Figure 19. An Early Cretaceous landscape. In the foreground two juvenile coelurids search for insects among the ferns, a dragonfly rests on ginkgo leaves, and an insect scurries up the trunk of an Agathis tree. In the middle, an iguanodontid feeds on cy-cads under the watchful eye of a spinosaurid hidden among some tree ferns. In the background, two diplodocids feed on Agathis foliage at the edge of an amber forest. The trunk of the resinous Agathis tree shows its cones and leaves.

Figure 20.

atopsian would only look for food in the low shrub to ground level, and the protoceratopsians coexisted with insects in the herbaceous layer of the ecosystem. But in araucarian forests, all the space above the understory was left to the insects, other arthropods, and small vertebrates (fig. 20).

Herbivores are the most numerous and diverse animals in any ecosystem. So how did phytophagous insects and dinosaurs compete? Probably in much the same way that insects are known to compete with mammals (including ourselves). Since insects feed on plants at all levels, we surmise that whatever the dinosaurs ate, insects were also there dining on it. We know that insect herbivores have greater effects on both plant growth and reproduction than mammals,53 and there may be up to ten times more invertebrate plant eaters present in an ecosystem than mammals.54 These same observations undoubtedly applied to ancient ecosystems; the difference in impact of megaherbivores vs. insects on the plants lay in the greater size of the dinosaurs. However, remember that pound for pound, the insects in most ecosystems would have outweighed the dinosaurs.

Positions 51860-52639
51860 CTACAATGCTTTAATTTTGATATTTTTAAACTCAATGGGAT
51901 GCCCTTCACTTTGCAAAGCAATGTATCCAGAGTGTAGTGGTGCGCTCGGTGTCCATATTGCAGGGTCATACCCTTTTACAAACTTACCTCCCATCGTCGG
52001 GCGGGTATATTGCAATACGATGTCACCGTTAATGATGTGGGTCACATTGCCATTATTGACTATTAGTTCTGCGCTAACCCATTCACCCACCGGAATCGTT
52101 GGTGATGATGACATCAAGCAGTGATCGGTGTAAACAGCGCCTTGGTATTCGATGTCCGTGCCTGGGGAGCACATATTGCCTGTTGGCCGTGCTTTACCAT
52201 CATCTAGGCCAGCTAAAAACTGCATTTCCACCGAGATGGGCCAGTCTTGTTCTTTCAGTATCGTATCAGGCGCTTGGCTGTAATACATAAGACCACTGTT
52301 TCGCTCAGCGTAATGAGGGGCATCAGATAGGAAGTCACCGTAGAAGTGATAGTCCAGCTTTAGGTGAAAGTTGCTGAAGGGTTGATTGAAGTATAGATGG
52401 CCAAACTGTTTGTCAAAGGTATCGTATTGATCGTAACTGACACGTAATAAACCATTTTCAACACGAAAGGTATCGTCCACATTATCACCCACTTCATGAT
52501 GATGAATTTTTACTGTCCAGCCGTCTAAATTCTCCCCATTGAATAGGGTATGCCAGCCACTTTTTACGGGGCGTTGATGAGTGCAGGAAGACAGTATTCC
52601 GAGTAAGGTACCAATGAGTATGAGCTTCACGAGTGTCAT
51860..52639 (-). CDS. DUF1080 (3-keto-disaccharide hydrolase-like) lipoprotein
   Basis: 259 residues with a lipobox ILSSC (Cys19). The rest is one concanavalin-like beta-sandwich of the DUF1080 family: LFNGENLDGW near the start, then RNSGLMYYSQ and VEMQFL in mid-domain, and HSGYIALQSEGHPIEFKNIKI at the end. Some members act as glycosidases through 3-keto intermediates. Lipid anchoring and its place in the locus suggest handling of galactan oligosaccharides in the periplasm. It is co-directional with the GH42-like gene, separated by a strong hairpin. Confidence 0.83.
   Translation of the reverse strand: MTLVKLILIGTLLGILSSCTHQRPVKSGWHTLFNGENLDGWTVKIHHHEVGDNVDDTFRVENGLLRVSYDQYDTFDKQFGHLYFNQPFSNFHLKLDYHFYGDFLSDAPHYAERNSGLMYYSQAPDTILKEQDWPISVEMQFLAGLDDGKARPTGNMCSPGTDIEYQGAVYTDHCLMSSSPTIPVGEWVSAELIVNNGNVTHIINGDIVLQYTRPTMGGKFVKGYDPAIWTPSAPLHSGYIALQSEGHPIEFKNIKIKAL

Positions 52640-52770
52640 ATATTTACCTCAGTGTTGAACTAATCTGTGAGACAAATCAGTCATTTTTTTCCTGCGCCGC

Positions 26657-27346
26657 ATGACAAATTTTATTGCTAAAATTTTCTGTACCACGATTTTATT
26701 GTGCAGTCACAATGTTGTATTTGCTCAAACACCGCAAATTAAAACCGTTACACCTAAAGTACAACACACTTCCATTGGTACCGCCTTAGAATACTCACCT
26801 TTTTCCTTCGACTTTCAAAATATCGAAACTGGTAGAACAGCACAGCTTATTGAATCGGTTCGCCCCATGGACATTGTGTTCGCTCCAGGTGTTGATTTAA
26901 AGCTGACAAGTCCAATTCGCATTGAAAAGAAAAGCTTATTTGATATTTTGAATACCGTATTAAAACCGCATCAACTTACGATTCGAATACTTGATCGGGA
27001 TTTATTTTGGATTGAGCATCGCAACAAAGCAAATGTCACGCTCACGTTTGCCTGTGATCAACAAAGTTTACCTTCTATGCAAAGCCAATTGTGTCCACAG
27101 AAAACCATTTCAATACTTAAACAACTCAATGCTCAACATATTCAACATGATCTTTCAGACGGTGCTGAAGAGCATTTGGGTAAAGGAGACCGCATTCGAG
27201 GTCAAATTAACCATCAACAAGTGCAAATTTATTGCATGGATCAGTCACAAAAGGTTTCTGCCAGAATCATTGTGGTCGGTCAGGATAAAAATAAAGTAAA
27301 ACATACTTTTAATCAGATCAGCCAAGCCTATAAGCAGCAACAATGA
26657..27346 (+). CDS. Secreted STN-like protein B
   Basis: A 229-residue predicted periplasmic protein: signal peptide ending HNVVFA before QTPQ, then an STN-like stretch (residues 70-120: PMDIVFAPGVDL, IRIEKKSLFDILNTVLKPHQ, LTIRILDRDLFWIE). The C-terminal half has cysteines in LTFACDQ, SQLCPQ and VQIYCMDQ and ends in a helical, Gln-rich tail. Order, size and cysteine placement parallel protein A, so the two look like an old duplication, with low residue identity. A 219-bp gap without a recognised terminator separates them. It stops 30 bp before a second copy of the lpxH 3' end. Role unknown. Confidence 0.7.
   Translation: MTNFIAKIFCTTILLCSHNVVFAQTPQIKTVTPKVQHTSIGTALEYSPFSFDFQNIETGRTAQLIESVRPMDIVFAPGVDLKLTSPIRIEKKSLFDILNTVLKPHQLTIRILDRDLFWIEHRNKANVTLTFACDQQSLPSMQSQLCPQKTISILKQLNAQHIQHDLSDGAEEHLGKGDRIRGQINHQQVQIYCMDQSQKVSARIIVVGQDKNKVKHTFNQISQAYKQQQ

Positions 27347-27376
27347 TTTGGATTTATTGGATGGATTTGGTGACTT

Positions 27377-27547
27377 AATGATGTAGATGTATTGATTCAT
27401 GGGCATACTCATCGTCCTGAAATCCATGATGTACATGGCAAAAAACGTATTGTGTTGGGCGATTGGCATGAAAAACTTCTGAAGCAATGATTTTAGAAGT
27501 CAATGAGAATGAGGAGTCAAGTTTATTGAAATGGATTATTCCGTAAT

Thus, one megaherbivore may have eaten as much as 100,000 insects or more, but the general impact of millions upon millions of insects would have been more gradual and widespread. Large herbivores with their greater body size tend to eat a wider range of plants, take larger bites, and move over a greater area, trampling, defecating, and urinating copious amounts. This cuts a swath of defoliation and destruction across a narrow section of the terrain in a short amount of time. Insects with their small size but incredible numbers may eat as much or more, but they are normally more evenly distributed throughout the ecosystem. Because they are small, insects can selectively feed on seeds and roots that have a cumulative impact on plant viability. Insects also carry plant pathogens that can devastate entire plant populations. So while small and inconspicuous, insects probably were serious competitors with dinosaurs, not only eating more of the plants but also affecting overall plant health and distribution.